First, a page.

Homeschooling in washington
So you want to homeschool in Washington State. Good news. It’s fairly easy and straightforward. There are a few laws to adhere to but they are simple and there are lots of tools to help to keep you on track.
We started homeschooling our daughter when she was five years old. I did basic research on what I believed to be her learning style and then we started with a boxed curriculum that fall. I guess I was right about her learning style since we love and have stuck with the same homeschool curriculum all these years (she is entering ninth grade this year). We supplement from time to time with other products and that is one of the beautiful things about homeschooling, the flexibility.
To homeschool legally in Washington state there are some things you need to don. One of these is to make sure that you are qualified, by Washington’s standards, to homeschool your children.
Qualify to Homeschool Your Children
There are four different ways you can qualify to homeschool your children Washington state.
- You need to have at least 45 college credits under your belt.
- Take a course that will qualify you to teach your children, such as the one from
- Have a certified teacher monitor your homeschool and meet with your children one hour a week.
- Or have the superintendent of your school district deem you worthy.
If you don’t have any college credits in your history then taking the parent qualifying course is the next best thing.
Need a good course? There are a few online such as this one from Christian Heritage Home Educators of Washington.
When to Start Homeschooling
In Washington State you do not need to actively homeschool your children until they are age 8. That is when you will need to start annual testing, keeping records, and making sure you are teaching the required subjects. Age 8 is also when you will need to start sending your Letter of Intent to your local school district (NOT the local school). This is a simple form stating your intent to homeschool. Washington Homeschool Group has more details on the Letter of Intent form and you can print off a blank form at Christian Heritage Home Educators of Washington.
Homeschool Courses You Need to Teach
There is a nice list of subjects that are required for Washington resident children. 11 in all. But never fear homeschooling parent they don’t have to be taught as individual courses. Mix them into a Unit Study or discover the gems already in the courses in your homeschool.
The 11 subjects are reading, writing, spelling, language, math, science, social studies, history, health, occupational education, and art and music appreciation. Does that Occupational Education have you stumped? Me too but all it means is that your student needs some education in either their chosen career path or a taste of career paths.
Even though you are required to teach these 11 subjects how they will look in your homeschool is up to you. Washington Homeschoolers use a variety of methods when schooling their children. Check out this roundup of different homeschool styles.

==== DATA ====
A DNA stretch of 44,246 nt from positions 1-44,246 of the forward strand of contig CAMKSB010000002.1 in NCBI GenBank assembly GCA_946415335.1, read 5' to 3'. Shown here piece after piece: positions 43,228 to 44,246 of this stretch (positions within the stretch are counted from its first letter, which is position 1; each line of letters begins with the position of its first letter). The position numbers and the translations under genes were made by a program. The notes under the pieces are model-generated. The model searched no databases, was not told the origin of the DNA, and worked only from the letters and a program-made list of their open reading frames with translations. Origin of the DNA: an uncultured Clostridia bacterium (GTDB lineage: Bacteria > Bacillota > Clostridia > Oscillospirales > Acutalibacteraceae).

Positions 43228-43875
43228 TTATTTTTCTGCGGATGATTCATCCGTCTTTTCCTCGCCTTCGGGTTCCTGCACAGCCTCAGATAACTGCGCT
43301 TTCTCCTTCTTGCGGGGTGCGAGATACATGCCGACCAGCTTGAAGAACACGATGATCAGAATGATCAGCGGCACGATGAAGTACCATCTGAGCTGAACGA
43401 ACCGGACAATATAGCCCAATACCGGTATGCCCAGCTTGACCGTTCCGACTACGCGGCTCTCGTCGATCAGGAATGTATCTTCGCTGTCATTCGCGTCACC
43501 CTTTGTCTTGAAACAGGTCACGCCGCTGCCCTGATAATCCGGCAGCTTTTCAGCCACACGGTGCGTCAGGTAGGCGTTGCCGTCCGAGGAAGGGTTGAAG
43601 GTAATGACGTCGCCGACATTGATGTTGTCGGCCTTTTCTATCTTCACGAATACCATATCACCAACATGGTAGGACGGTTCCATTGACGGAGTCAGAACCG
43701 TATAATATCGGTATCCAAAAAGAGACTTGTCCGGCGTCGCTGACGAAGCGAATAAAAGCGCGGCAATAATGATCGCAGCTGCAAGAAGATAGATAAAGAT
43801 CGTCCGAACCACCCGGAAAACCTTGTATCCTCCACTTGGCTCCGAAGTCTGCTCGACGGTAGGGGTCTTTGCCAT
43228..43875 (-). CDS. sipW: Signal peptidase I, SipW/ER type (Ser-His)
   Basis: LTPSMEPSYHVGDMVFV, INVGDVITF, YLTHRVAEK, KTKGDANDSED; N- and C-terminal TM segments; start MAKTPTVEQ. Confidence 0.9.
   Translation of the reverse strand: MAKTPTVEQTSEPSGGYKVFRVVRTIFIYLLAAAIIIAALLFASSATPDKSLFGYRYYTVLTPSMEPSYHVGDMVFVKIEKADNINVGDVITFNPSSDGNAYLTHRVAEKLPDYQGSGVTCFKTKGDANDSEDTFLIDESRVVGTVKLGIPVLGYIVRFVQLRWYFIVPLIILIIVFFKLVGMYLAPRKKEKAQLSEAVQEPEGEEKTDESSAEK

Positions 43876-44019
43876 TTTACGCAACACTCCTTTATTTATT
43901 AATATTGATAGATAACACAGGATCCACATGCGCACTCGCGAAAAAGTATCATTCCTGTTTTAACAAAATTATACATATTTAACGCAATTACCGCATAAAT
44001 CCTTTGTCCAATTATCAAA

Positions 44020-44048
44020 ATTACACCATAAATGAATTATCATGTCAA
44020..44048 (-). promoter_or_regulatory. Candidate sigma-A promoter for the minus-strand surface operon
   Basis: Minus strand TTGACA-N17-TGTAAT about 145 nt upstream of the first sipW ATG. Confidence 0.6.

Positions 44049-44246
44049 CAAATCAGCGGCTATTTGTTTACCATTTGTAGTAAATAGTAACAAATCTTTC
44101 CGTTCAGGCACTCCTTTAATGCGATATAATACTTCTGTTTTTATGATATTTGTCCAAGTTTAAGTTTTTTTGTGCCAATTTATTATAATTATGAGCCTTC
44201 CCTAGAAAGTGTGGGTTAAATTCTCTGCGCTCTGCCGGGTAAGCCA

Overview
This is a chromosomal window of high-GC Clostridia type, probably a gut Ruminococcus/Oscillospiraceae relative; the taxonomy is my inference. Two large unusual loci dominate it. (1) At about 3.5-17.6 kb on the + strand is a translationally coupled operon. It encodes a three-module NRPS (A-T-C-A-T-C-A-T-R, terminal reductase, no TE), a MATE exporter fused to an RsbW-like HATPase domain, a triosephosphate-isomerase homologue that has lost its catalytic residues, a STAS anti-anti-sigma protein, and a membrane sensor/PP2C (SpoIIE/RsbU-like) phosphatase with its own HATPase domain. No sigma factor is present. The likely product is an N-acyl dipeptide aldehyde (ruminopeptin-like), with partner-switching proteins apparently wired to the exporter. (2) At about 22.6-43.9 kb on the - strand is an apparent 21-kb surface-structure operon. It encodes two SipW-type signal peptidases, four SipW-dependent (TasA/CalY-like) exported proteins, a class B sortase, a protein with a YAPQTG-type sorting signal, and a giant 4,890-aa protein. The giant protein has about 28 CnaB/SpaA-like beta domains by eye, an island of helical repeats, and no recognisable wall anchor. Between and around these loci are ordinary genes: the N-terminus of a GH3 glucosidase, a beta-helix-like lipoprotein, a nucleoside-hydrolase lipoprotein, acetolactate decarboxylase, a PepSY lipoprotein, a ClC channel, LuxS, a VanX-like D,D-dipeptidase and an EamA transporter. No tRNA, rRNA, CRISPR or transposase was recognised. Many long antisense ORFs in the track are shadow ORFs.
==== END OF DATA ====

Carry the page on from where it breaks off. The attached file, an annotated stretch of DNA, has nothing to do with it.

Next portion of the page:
Socializing Your Homeschooler
You may worry about finding friends for your children when you homeschool. Or people tell you that you should be worrying about it. Don’t worry. Homeschool kids socialize plenty. Probably too much. There are several opportunities your child will have to socialize during their well rounded education. If you need some like minded moms to connect with try looking for a local Homeschool Co-Op. If you don’t know where to start try this comprehensive list of Washington Homeschool Co-ops.
Homeschooling in Washington State is not all books and rules. We have a lot of fun out here. Depending upon what part of the state you live in you can venture out in your own backyard for some amazing field trips and sights.
Washingtonians love the great outdoors. Our mild weather means we can enjoy the outdoors a lot most of the summer. And our winters are pretty short. We do a lot of camping, taking walks in the park and up the nearby falls and mountains. We also live only a couple hours drive from the coast where you can ride horses on the beach or just enjoy the coastal weather and food. Many of these trips are only the cost of gas.
We currently live in Southern Washington, just a few minutes from the Oregon border. That means we can also partake of some lovely outings courtesy of our neighbors. Here are some of the field trips we like to take
- Oregon Symphony
- Oregon Zoo
- Oregon Science Museum
When we lived closer north in Seattle in addition the Space Needle, the beauty of the University of Washington in Spring, and the many museums, it was also very easy to take a ferry or even just drive up to our Canadian neighbors in Victoria and Vancouver B.C.
For a kid friendly view on all that Washington has to offer I recommend this By the Way Book on Washington as an addition to your Homeschool library.
Now that you know all the basic details on what it takes to Homeschool in Washington State I hope you’ll join us. It’s fairly simple and straightforward.
Need more information about homeschooling in another state? Learn all you need to know in the Homeschooling In All 50 States series.